of other Lego sets. Emmitt finds himself quite literally stuck to the legendary piece of resistance, which is said to be the one thing that can save the universe from destruction at the hands of Lord Business, played by Will Ferrell. There are plenty of other big names in this movie, but it’s more fun to let these colorful characters surprise you with their vocal performances. And hey, if you don’t guess the voices immediately after the characters are introduced, you can look it up, I’m not going to ruin it for you. If what I’ve told you about the plot seems a little tired, you’re right; it’s the least creative premise in the history of Western culture. The creativity comes with how irreverent the film seems in telling the story. The whole you’ret h e - h e ro - b e c a u s e - i t ’s - yo u r destiny shtick is forced onto the protagonist despite the abundance of evidence to the contrary. And the best part about that is that The Lego Movie isn’t portraying this trite nonsense in a positive light. I won’t spoil it for you, but let’s just say the ‘chosen one’ narrative is not going to go the way it always does. The big reveal in the third act is the kind of message that even an adult would do well to remember. As much as I want to just reveal the message this movie offers viewers and then discuss why I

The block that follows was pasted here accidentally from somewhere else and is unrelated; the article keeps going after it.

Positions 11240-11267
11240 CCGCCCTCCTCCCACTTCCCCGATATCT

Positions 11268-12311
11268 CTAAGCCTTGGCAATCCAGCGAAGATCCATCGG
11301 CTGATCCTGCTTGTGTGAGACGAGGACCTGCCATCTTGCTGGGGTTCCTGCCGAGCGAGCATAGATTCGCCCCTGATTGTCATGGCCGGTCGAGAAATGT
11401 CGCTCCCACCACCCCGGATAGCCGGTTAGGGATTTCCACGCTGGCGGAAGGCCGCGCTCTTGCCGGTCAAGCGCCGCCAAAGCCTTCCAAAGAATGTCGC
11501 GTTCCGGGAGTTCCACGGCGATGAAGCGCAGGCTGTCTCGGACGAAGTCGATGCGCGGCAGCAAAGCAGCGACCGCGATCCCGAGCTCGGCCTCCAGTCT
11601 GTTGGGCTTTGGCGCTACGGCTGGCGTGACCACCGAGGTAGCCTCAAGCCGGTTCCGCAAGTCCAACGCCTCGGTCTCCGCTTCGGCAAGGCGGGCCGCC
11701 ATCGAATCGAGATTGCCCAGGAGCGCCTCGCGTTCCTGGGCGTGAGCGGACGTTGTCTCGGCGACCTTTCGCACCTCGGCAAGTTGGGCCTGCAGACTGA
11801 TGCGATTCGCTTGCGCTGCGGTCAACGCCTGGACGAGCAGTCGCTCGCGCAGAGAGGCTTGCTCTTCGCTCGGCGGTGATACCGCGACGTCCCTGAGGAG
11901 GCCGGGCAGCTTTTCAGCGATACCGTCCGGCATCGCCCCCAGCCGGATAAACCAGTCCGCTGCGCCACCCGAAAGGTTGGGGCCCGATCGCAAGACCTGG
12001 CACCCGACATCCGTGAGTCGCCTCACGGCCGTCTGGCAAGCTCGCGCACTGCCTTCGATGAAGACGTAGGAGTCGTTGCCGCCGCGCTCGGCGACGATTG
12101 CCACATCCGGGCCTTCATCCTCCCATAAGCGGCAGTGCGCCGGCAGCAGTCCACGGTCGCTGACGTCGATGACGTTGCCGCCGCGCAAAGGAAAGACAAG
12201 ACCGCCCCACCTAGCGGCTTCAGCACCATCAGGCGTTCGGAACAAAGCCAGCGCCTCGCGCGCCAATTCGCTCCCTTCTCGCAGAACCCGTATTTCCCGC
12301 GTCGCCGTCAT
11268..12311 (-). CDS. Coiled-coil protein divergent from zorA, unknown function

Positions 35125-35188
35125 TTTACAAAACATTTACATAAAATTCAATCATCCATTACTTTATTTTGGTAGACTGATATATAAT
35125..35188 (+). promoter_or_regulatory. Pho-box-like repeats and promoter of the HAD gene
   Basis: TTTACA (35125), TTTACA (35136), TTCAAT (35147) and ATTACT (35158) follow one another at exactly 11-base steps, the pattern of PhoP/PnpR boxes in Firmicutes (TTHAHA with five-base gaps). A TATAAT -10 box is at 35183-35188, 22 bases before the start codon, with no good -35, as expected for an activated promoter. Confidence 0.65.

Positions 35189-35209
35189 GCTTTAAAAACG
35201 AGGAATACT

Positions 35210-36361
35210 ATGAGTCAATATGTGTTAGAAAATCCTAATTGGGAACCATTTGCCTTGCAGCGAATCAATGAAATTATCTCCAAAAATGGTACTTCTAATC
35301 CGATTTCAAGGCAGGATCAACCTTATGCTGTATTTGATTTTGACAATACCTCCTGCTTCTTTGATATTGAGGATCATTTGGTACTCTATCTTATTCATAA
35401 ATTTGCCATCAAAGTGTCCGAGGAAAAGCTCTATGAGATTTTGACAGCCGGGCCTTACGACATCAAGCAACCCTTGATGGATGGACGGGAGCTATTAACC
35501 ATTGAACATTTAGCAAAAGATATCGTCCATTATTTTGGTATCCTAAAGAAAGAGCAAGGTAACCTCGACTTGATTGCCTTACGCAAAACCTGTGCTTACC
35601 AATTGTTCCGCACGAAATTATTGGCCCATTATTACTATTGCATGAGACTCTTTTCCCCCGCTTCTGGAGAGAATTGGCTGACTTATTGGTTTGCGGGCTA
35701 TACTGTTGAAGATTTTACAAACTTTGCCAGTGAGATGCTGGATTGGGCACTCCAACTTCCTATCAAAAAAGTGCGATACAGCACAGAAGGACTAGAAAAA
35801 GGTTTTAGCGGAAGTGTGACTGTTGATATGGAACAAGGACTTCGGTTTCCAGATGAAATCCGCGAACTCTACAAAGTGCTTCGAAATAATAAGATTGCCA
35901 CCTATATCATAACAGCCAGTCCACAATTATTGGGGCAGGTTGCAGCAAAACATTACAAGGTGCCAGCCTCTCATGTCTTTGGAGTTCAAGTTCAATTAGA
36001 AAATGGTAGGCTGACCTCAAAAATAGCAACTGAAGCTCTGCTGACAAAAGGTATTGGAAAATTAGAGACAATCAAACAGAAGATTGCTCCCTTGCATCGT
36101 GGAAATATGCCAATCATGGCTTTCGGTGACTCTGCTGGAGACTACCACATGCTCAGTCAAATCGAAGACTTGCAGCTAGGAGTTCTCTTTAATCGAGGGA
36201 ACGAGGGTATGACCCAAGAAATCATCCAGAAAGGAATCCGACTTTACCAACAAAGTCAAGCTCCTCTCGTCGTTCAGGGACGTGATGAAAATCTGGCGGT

think it’s an amazing achievement in family-oriented films, I won’t do that to you. Instead, let me tell you what you can expect to see aside from the big reveal. The humor is equal parts clever and silly, the cast unanimously delivers a terrific performance and yes, Will Arnett’s depiction of Batman is part of the central cast. I can appreciate the inclusion of Batman’s role in this movie, but not because I have a fetishistic obsession with seeing him everywhere I go. Actually, the best thing about this portrayal of Batman is the fact that it reminds us that Batman fans are taking both themselves and the DC franchise too seriously. The movie approaches the character in a loving but satirical way, which I hope will get Batman fans to calm down a bit. The animation style is one literally made from Legos and doesn’t look like a computergenerated mess like the video games, which makes the film just as much fun to watch as it is to hear. Even if you don’t fall in love with the story, you can still walk away from this having seen a visually impressive movie. I have thought about this movie for a while now, and I still can’t think of a single negative thing to say. Go see it, and you’ll know exactly what I mean.